Part of the Chellgren Center for Undergraduate Excellence within the Division of Student and Academic Life at UK, the Office of Nationally Competitive Awards can help students determine if they are eligible for a specific award, assist them in crafting personal essays, offer opportunities to practice for an interview, and shepherd them through the application and/or nomination process. These efforts help the office reach its goal to increase the number of UK students and alumni who apply for, and receive, these national and international awards each year.
And the assistance the office gives is vastly appreciated. "The office of Nationally Competitive Awards helped me a lot with the application,” said anthropology doctoral student Anahid Matossian, who was awarded a Fulbright Research Grant to conduct ethnographic research in Yerevan, Armenia. “In terms of any questions I had, Dr. Whitlow was completely receptive to helping me with that as well as helping me to decide what to put in my essays and other aspects of the application, such as other extracurricular activities I might be interested in doing in the year I'm gone."
Truman Scholar Hadeel Abdallah also credited the office with putting the scholarship on her radar through information sessions. “I remember Dr. Pat Whitlow and Dr. Philip Kraemer were talking to UK students and they were saying: ‘You, guys, have the ability to achieve what you want to achieve.’ I think just hearing that meant a lot to me, because I wasn't a student at high school that was top of the top, in stem courses, and all of that. I just took regular AP classes and I came to UK. Hearing that encouragement and having people that believed in me, push me to do my best, really validated what I wanted to do. That meant a lot to me.”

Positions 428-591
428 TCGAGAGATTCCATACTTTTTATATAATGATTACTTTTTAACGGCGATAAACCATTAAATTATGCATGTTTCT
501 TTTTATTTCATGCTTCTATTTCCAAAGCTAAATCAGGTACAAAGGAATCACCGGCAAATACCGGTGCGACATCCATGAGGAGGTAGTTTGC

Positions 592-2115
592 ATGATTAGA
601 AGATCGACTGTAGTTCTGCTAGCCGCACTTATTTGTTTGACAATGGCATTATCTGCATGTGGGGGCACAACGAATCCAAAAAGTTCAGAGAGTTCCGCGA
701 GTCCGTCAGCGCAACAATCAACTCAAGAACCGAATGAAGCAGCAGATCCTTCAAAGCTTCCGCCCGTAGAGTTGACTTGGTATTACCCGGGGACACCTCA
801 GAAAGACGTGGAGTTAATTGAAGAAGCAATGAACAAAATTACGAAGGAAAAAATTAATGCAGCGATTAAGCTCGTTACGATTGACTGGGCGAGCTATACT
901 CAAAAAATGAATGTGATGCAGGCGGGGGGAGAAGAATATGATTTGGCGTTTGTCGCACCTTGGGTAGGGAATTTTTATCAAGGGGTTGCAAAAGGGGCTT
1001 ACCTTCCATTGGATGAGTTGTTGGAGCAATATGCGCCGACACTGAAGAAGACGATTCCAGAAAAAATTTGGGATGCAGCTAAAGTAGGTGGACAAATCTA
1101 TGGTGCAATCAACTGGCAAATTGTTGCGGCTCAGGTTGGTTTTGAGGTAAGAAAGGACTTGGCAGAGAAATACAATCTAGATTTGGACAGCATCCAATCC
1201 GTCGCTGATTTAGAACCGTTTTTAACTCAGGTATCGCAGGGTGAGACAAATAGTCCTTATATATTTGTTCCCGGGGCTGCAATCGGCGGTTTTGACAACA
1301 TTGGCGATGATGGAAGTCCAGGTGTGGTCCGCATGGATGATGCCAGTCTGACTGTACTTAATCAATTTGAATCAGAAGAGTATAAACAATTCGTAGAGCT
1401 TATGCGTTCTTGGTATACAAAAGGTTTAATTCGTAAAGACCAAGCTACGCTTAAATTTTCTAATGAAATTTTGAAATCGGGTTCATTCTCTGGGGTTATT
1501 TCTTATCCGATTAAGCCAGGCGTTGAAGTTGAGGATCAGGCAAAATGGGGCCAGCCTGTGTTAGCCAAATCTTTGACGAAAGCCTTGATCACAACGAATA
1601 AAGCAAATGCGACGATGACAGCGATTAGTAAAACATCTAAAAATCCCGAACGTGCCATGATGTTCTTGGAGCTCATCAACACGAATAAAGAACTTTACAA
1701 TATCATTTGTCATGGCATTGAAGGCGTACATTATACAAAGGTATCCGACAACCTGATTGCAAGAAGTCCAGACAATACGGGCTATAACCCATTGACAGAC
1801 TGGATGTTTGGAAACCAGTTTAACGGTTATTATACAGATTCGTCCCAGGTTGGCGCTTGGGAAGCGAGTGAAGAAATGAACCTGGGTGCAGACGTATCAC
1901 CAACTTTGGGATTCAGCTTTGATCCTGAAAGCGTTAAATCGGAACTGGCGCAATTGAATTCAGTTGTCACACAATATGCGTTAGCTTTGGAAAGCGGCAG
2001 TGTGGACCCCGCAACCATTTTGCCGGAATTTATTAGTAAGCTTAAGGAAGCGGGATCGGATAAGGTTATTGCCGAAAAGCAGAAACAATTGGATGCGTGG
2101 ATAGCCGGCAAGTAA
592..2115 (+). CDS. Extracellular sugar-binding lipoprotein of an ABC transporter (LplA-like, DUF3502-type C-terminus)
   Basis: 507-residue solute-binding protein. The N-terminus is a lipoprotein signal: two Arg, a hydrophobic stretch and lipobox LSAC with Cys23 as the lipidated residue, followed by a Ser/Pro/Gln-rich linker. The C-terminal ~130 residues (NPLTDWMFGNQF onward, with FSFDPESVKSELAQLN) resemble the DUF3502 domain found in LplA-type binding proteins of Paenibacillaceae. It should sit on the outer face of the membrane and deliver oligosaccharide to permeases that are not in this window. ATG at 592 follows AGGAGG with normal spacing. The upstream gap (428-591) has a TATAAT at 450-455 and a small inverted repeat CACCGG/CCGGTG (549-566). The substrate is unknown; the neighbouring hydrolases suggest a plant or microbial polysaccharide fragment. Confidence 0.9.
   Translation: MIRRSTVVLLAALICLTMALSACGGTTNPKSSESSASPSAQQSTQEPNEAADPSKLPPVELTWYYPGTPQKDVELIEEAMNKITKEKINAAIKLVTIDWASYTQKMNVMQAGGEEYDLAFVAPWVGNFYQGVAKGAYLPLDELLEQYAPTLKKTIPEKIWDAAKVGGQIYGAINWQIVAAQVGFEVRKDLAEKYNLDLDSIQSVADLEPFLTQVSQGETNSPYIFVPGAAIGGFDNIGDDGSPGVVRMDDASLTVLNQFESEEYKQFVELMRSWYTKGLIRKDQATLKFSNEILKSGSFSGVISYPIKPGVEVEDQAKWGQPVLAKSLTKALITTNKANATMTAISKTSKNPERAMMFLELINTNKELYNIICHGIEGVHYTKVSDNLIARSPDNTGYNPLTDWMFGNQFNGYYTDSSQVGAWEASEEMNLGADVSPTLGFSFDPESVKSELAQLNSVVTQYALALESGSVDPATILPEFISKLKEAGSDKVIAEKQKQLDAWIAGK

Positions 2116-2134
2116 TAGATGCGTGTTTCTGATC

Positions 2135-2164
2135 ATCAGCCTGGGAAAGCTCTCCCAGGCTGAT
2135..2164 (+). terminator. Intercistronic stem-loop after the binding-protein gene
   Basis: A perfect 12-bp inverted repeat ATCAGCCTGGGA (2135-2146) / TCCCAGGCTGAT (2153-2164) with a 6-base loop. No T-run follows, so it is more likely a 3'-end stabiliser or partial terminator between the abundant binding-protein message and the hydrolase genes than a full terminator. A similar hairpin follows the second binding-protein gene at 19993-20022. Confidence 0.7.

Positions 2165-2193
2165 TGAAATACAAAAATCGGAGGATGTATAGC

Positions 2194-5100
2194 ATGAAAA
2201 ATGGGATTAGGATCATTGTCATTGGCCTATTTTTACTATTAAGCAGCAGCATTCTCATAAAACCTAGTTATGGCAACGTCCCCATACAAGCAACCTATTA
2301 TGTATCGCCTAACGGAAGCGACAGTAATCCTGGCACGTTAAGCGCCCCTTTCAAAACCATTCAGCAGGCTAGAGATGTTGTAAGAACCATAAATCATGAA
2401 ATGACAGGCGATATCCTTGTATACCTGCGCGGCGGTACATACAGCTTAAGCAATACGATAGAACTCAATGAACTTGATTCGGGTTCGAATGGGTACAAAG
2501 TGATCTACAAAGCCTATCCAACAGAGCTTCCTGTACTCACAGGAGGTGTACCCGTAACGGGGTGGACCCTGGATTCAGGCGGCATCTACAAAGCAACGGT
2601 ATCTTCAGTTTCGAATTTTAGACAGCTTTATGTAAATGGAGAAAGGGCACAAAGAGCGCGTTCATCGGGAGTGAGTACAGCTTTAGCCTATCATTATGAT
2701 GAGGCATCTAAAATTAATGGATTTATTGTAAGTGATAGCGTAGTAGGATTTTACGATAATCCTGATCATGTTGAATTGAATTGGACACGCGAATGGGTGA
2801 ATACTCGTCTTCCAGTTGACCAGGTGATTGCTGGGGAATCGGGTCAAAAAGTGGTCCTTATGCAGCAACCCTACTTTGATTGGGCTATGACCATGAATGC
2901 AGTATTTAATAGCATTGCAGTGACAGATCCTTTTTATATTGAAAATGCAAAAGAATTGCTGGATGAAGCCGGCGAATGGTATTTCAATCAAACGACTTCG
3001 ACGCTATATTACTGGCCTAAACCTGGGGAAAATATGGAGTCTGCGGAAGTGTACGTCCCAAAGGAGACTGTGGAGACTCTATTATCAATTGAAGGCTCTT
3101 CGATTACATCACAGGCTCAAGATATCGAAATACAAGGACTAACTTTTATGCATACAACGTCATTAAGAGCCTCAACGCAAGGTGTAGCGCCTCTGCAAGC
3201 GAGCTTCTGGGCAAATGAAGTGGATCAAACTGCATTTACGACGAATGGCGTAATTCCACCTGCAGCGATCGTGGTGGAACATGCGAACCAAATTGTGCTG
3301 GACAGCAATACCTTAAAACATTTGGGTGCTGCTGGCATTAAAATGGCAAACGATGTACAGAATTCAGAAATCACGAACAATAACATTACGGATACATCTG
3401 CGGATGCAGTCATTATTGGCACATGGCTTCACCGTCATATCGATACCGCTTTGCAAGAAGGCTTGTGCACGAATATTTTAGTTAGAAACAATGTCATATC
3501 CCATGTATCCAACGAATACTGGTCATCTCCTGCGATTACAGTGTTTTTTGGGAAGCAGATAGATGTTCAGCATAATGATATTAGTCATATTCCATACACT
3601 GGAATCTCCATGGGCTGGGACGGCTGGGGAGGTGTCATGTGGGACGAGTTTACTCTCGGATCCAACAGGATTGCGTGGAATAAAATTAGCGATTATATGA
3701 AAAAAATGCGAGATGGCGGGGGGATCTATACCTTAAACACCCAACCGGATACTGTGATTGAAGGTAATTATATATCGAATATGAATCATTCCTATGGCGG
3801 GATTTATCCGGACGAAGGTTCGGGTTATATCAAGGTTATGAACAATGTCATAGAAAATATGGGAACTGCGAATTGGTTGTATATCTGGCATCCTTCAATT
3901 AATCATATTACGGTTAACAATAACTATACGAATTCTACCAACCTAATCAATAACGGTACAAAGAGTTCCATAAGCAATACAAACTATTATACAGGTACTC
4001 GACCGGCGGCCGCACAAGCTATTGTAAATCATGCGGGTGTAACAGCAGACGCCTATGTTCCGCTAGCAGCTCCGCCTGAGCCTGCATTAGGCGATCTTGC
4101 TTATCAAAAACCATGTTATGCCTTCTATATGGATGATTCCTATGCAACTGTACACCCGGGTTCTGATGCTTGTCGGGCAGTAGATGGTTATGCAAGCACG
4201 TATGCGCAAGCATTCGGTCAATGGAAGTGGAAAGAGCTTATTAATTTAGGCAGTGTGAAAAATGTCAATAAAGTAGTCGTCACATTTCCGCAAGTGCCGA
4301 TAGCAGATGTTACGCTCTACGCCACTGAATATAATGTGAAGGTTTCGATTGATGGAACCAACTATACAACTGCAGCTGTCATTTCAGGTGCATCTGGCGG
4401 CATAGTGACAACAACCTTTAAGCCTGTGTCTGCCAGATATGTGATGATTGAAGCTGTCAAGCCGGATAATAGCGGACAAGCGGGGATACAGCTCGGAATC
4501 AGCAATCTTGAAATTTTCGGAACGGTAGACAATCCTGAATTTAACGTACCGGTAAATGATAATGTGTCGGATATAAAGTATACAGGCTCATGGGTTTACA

Funding opportunities abound, ranging from the STEM (science, technology, engineering, mathematics) fields to the arts and humanities for many student scholars.
In addition to programs that work with the university, there are many scholarship opportunities that allow direct application. For those awards, the UK Office of Nationally Competitive Awards also is willing to provide advice and assistance to students preparing an application.
The process of applying for a nationally or internationally competitive scholarship is a learning experience. It challenges the student to think through his or her career plans, to set ambitious long-term goals, and to imagine how they can use their talents to shape and change the world. To be a successful candidate for one of these highly competitive awards, the Office of Nationally Competitive Awards recommends students begin to consider opportunities as early as their freshman year, building extracurricular and leadership background, as well as participating in community and public service while maintaining a high grade-point average.
But students need not wait to fall to get started, in fact Whitlow encourages them to take advantage of the summer months in preparing to apply for these opportunities. Her office, located in 221 Funkhouser Building, is ready and waiting for students wanting to talk with her in person or by phone.